Fair Time for Bossing
First, this revolution business: With regard to style, politics, and psychology in the NBA, it's an idealistic reach and a cushion against disappointment. The dream that populism could take on florid meaning, and the joke that sports are the best vehicle for these ideas. It's both the failure of the Russian Revolution and our inability to resist the aesthetics of the Panthers. It's elitist, but it's also subject to the whim of the utilitarian present. Thus, asking the Suns "what happened to our love?" is as likely to humiliate us as it is defile them.
Now, important stuff: It's hardly original at this point to call Andrew Bynum quality, or project bright things for the Lakers. What I'm suddenly struck by, though, is why exactly taking a high school player was perceived as a GM-tarring gamble. It's not as if all college picks, even those seasoned and well-exposed, have a particular high success rate. I suppose picking a teenagers smacks of irresponsibility, fence-swinging, and idle revelry. But is that really any less tawdry than falling victim to the same old rut?
In theory, it's easier to predict college prospects than preps ones. You heard this less and less as super-early exits became commonplace, and the balance of talent shifted grotesquely toward the NBA. But really, Ike Digou, taken one spot before Bynum, was that much more of a sure thing? There's a reason why Howard went over Okafor, and it's not just a matter of starry-eyed GMs slobbering at the idol of infinite ceiling. College players, while may not have the room for growth, have no less of a capacity to disappoint. The 2003 Draft saw Josh Howard passed over until the end of the first round. However, the distinguished names taken before him include Reece Gaines, Michael Sweetney, Troy Bell and Dahntay Jones.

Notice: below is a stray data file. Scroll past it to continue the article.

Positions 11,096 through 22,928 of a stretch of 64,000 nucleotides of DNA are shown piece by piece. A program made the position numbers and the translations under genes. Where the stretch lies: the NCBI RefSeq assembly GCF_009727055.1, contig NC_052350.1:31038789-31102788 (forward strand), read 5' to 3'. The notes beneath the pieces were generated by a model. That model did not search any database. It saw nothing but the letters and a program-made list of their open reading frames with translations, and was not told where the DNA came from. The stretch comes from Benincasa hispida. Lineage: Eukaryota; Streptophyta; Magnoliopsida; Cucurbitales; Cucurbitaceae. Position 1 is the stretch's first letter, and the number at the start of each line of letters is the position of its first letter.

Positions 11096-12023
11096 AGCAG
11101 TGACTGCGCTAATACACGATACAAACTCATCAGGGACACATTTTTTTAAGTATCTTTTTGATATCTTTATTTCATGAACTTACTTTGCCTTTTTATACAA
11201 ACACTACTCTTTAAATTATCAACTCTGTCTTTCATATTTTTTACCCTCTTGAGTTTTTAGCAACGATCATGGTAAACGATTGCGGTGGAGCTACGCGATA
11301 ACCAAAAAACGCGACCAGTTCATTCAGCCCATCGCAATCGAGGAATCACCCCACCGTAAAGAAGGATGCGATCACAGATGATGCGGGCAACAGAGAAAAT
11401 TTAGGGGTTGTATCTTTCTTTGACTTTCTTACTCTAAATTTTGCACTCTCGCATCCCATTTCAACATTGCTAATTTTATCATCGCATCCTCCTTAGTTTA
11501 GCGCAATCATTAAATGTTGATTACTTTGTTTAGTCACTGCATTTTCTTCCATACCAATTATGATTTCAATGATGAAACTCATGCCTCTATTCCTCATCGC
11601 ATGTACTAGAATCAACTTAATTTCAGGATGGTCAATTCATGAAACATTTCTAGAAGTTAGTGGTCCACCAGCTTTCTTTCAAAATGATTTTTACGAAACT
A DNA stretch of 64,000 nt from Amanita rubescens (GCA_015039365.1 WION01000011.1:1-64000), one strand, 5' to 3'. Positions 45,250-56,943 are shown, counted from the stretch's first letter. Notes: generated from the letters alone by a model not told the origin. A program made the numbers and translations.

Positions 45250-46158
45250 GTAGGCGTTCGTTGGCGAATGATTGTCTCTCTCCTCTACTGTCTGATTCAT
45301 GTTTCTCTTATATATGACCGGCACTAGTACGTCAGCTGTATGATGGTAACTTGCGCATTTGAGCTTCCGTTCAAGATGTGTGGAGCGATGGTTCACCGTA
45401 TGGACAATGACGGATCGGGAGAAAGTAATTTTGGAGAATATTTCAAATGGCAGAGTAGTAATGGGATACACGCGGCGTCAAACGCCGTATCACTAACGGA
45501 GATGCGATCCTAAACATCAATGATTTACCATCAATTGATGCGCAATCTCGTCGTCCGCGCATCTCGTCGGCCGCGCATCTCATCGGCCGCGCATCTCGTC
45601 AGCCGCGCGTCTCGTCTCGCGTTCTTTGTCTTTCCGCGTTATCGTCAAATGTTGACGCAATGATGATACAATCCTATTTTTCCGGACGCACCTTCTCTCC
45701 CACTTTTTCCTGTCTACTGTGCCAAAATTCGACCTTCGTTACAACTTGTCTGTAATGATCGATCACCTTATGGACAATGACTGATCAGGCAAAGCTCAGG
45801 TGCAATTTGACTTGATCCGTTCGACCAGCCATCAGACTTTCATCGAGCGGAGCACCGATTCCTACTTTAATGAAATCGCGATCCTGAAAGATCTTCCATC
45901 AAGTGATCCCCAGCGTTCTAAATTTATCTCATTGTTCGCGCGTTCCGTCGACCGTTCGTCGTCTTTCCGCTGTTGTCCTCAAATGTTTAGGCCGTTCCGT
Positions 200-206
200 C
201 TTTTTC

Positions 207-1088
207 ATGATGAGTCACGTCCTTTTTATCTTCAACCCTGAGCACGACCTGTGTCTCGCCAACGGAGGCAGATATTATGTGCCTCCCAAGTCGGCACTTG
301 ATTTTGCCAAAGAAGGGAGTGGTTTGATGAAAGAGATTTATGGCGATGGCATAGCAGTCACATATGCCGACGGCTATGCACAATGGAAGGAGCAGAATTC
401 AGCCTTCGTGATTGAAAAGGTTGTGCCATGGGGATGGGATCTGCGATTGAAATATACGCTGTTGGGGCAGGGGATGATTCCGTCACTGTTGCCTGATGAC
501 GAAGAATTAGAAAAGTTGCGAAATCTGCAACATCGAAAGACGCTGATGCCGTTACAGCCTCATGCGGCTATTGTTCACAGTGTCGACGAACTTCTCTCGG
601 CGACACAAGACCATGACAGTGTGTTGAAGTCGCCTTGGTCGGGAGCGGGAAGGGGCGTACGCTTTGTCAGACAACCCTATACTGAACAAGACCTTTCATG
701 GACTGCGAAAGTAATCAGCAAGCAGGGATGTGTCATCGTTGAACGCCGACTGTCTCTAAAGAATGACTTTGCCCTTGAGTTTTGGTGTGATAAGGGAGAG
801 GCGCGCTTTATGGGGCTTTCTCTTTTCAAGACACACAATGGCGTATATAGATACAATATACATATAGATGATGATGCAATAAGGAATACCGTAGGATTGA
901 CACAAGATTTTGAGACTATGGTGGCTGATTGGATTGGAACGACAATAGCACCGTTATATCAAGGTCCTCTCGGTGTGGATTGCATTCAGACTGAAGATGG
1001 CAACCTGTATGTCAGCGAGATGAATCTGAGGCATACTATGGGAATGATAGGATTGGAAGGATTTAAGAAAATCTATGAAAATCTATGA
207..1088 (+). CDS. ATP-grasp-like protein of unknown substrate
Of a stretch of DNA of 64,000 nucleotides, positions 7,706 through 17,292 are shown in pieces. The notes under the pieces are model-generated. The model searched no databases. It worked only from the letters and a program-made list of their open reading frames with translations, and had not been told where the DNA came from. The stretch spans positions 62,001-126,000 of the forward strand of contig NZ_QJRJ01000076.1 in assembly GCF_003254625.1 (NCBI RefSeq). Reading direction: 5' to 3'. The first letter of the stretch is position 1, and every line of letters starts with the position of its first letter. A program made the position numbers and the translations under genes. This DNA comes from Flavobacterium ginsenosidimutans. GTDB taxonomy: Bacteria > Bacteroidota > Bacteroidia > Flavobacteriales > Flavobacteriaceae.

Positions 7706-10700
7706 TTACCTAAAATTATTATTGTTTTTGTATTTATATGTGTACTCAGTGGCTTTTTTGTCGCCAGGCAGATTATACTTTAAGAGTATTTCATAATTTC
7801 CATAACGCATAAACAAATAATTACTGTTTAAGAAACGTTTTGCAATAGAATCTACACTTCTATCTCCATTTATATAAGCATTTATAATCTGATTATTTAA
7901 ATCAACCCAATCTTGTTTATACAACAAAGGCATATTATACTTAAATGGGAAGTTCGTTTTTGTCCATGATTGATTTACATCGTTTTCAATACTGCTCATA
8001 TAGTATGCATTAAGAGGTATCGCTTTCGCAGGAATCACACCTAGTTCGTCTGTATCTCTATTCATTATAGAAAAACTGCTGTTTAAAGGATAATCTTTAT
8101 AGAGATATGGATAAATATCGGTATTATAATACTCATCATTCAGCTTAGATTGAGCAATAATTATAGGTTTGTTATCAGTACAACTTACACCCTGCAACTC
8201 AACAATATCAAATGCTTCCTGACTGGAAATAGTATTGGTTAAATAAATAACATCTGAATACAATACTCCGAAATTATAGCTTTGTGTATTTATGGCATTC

The point isn't that scouts should be right all the time. Just that, in retrospect, everyone's falling in love with the likes of Darko or Kwame isn't that much worse than taking Andrew Bogut first overall when Chris Paul is on the board. College players were only marginally "safer" as picks, and drafting conservatively, while it satiates fans at the time, isn't only less ambitious—it's less constructive, too. The high school era may have made easy targets out of clueless country kids being promised the world. At the end of the day, though, the teams that "gambled" hit it big, and the ones that didn't, well, they were gambling, too.
If you hate this, better ideas in my new Heaven and Here effort. Plus, Dr. LIC Deadspin joint coming later today.